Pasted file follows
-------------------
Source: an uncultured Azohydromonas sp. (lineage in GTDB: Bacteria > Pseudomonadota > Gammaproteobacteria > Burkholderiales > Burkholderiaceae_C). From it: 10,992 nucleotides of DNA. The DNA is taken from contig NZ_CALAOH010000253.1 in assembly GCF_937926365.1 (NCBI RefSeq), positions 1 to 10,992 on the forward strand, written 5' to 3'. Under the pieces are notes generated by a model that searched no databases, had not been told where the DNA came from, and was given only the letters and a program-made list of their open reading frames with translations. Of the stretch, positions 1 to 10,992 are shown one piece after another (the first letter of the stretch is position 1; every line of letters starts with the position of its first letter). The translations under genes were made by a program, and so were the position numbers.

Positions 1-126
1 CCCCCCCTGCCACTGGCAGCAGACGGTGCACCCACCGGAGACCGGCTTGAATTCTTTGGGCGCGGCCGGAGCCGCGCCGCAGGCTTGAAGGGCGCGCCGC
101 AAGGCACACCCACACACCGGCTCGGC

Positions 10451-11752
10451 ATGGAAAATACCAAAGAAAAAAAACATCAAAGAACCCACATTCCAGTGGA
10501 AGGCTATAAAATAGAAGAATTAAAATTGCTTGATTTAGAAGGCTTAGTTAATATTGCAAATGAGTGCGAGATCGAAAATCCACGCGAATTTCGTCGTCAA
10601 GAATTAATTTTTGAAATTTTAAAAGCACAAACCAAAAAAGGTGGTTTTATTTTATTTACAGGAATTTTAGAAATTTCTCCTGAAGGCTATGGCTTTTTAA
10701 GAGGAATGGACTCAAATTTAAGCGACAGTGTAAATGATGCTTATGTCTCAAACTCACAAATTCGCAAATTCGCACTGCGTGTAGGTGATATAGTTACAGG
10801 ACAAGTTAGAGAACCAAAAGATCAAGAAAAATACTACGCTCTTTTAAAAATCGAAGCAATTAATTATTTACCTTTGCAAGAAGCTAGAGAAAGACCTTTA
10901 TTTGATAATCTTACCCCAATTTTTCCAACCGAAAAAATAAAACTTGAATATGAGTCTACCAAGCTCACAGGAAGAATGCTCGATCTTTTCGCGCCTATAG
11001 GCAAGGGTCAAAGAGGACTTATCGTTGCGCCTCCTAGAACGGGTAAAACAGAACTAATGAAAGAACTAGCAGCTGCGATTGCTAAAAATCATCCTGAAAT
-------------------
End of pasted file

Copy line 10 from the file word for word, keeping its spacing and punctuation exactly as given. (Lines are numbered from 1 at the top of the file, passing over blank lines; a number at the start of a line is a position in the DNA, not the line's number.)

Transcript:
10801 ACAAGTTAGAGAACCAAAAGATCAAGAAAAATACTACGCTCTTTTAAAAATCGAAGCAATTAATTATTTACCTTTGCAAGAAGCTAGAGAAAGACCTTTA